After a decade, Sonos gets into the content business with Sonos Radio

Sonos Move
Sonos Move (Image credit: Android Central)

Sonos has always been Switzerland, neutral to a fault. Until recently, the company's decision not to create its own audio content has left it relying on companies like Spotify, iHeartRadio, TuneIn and others to provide music, podcasts, and talk radio for its millions of customers, most of which get that same content through other apps and connected speakers.

The value of Sonos speakers has always been about pairing wireless speakers that sound great, and can create incredible whole-home listening experiences, with practically any audio service someone feels like listening to. But that leaves Sonos selling its users hardware alone, which these days isn't enough in a world where Google, Apple, Amazon, and others all make connected speakers that natively integrate their own streaming music services. Value-add is where it's at.

So today Sonos is launching Sonos Radio (opens in new tab), a set of features, including ad-supported radio stations from partners like iHeartRadio and TuneIn, as well as NPR, SomaFM, Global, and Radio.com. There's also an ad-free product called Sonos Sound System, which Sonos itself is building from a new studio in the basement of its flagship store in New York City. This is where things get interesting, since Sound System, like Apple Music's Beats 1, will have exclusive shows from popular musicians, including Radiohead's Thom Yorke and, in the future, Brittany Howard, Angel Olsen, Phoebe Bridgers, Jeff Parker (Tortoise), Vagabon, and others.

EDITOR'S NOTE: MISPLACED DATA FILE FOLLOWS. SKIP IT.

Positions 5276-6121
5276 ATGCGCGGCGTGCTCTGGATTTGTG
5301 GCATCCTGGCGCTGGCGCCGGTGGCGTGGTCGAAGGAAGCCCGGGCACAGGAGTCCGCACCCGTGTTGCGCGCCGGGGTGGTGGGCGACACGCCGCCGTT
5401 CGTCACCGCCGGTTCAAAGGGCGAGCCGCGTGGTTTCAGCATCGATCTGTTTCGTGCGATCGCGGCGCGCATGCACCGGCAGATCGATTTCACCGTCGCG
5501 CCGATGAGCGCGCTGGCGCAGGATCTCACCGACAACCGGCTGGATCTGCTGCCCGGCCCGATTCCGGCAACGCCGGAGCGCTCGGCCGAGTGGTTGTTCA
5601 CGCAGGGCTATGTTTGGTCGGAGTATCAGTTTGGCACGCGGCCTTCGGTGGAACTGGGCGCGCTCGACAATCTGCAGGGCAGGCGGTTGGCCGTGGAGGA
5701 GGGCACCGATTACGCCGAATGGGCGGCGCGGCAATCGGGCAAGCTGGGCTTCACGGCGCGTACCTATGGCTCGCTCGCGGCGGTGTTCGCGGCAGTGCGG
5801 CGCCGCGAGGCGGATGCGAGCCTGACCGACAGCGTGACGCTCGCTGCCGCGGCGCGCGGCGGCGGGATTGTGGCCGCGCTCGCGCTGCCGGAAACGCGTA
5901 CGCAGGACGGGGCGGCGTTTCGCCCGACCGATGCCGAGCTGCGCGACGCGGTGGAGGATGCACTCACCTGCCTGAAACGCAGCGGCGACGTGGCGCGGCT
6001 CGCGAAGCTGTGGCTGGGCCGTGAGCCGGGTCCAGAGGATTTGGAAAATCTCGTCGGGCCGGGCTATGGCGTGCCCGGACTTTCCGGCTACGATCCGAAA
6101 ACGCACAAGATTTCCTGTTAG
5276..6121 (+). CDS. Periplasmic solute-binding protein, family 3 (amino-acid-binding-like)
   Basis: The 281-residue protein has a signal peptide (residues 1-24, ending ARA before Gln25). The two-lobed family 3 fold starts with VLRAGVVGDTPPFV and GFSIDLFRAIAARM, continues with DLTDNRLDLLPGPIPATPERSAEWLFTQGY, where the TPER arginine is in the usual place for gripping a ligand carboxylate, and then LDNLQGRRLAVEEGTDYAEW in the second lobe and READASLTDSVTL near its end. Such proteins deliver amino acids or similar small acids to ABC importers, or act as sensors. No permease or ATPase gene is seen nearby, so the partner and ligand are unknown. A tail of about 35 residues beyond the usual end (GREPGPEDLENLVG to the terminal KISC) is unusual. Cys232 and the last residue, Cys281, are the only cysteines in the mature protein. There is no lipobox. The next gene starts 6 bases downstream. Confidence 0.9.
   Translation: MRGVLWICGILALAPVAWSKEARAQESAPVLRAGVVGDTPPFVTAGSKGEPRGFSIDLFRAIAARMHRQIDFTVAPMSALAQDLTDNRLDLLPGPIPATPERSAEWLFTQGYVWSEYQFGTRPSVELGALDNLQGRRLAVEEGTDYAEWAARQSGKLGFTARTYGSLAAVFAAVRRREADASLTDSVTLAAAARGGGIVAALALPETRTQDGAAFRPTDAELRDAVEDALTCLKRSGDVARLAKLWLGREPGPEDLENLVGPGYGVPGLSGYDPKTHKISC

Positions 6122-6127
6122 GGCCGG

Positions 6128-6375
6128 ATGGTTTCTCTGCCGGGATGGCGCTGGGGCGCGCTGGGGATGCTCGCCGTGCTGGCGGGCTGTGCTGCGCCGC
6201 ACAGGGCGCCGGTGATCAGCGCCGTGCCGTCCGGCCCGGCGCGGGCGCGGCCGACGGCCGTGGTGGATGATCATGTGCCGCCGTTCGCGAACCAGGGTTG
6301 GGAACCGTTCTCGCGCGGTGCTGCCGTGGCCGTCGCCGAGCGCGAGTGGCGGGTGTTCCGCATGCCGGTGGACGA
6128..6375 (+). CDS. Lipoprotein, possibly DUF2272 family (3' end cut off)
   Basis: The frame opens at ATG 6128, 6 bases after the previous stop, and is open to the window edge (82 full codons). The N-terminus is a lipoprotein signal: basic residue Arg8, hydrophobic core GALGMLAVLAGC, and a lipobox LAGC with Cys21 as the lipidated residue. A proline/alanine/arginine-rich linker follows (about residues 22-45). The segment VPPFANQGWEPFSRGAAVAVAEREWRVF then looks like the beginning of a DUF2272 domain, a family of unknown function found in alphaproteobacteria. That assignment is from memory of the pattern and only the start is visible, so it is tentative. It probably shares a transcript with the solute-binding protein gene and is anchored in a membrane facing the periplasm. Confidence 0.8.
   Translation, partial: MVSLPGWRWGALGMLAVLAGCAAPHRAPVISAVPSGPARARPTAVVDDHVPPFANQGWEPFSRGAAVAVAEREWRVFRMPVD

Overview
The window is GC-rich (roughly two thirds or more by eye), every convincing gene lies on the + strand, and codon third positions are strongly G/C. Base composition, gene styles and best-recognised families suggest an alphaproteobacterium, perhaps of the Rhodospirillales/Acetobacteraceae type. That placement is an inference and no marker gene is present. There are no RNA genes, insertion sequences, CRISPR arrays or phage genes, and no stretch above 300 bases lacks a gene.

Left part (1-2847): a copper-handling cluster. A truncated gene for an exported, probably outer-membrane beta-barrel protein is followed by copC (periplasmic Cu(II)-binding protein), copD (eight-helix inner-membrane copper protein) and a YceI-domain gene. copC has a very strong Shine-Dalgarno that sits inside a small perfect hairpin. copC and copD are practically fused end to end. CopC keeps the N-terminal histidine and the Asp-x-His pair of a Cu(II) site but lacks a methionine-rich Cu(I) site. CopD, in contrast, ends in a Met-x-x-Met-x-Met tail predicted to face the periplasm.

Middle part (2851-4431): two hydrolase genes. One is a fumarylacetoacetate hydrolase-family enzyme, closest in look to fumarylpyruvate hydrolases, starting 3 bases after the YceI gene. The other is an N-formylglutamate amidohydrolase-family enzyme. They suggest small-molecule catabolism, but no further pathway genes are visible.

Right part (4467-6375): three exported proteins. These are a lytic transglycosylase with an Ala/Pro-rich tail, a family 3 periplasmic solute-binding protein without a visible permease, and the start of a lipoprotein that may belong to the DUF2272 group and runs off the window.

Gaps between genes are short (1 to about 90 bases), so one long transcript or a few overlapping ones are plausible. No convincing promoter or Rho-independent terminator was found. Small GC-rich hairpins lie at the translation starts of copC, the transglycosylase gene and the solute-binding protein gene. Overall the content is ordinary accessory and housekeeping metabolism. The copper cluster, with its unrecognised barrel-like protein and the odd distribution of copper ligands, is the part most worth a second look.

You'll also be able to listen to radio based on genres from hip-hop to country to kids.

Sonos Radio is coming to the US, Canada, UK, Ireland, and Australia today, followed by other countries soon.

Daniel Bader was a former Android Central Editor-in-Chief and Executive Editor for iMore and Windows Central. 

3 Comments
  • This could be very bad. Or very good. Or, most likely, completely neutral.
  • Right now, it is 99% ad supported, so I listened to it for about 3 songs, heard a commercial and switched back to my paid subscription service to avoid commercials. SONOS Sound System is the only intriguing part thus far, so I won't completely discount it.
  • Hmm... Ad supported is great for platforms like Spotify or YouTube that you can play on any device, but if you're heavily invested in expensive wireless speakers, you probably don't want to hear ads on them, and have the disposable income to invest in a better ad free service, as you did.